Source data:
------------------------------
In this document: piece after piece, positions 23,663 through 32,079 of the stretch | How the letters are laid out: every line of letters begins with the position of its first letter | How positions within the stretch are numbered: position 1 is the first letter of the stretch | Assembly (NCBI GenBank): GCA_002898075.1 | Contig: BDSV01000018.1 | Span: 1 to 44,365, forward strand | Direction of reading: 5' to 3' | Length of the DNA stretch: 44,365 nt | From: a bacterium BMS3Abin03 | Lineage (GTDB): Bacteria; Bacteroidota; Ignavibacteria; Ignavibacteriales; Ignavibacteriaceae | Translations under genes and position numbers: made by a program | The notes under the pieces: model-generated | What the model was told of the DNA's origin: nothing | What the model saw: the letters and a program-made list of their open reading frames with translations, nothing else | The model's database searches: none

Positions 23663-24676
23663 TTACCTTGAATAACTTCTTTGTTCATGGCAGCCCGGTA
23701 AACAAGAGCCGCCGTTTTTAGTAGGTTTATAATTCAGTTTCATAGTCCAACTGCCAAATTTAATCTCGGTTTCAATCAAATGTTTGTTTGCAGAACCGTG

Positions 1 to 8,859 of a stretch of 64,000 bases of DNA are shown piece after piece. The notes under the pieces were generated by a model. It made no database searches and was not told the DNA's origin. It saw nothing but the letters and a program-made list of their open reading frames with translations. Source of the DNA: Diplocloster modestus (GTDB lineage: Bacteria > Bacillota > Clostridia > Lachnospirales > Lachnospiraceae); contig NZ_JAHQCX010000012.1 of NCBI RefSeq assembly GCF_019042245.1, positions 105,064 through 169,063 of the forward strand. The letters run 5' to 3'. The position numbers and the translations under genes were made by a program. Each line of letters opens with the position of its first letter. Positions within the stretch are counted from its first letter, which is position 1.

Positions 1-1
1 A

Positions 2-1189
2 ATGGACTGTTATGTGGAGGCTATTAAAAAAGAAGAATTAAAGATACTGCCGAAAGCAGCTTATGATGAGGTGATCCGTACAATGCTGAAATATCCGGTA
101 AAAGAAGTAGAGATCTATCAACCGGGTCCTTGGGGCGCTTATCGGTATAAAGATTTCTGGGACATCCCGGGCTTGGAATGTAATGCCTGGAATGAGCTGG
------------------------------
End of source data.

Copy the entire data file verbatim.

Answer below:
In this document: piece after piece, positions 23,663 through 32,079 of the stretch | How the letters are laid out: every line of letters begins with the position of its first letter | How positions within the stretch are numbered: position 1 is the first letter of the stretch | Assembly (NCBI GenBank): GCA_002898075.1 | Contig: BDSV01000018.1 | Span: 1 to 44,365, forward strand | Direction of reading: 5' to 3' | Length of the DNA stretch: 44,365 nt | From: a bacterium BMS3Abin03 | Lineage (GTDB): Bacteria; Bacteroidota; Ignavibacteria; Ignavibacteriales; Ignavibacteriaceae | Translations under genes and position numbers: made by a program | The notes under the pieces: model-generated | What the model was told of the DNA's origin: nothing | What the model saw: the letters and a program-made list of their open reading frames with translations, nothing else | The model's database searches: none

Positions 23663-24676
23663 TTACCTTGAATAACTTCTTTGTTCATGGCAGCCCGGTA
23701 AACAAGAGCCGCCGTTTTTAGTAGGTTTATAATTCAGTTTCATAGTCCAACTGCCAAATTTAATCTCGGTTTCAATCAAATGTTTGTTTGCAGAACCGTG

Positions 1 to 8,859 of a stretch of 64,000 bases of DNA are shown piece after piece. The notes under the pieces were generated by a model. It made no database searches and was not told the DNA's origin. It saw nothing but the letters and a program-made list of their open reading frames with translations. Source of the DNA: Diplocloster modestus (GTDB lineage: Bacteria > Bacillota > Clostridia > Lachnospirales > Lachnospiraceae); contig NZ_JAHQCX010000012.1 of NCBI RefSeq assembly GCF_019042245.1, positions 105,064 through 169,063 of the forward strand. The letters run 5' to 3'. The position numbers and the translations under genes were made by a program. Each line of letters opens with the position of its first letter. Positions within the stretch are counted from its first letter, which is position 1.

Positions 1-1
1 A

Positions 2-1189
2 ATGGACTGTTATGTGGAGGCTATTAAAAAAGAAGAATTAAAGATACTGCCGAAAGCAGCTTATGATGAGGTGATCCGTACAATGCTGAAATATCCGGTA
101 AAAGAAGTAGAGATCTATCAACCGGGTCCTTGGGGCGCTTATCGGTATAAAGATTTCTGGGACATCCCGGGCTTGGAATGTAATGCCTGGAATGAGCTGG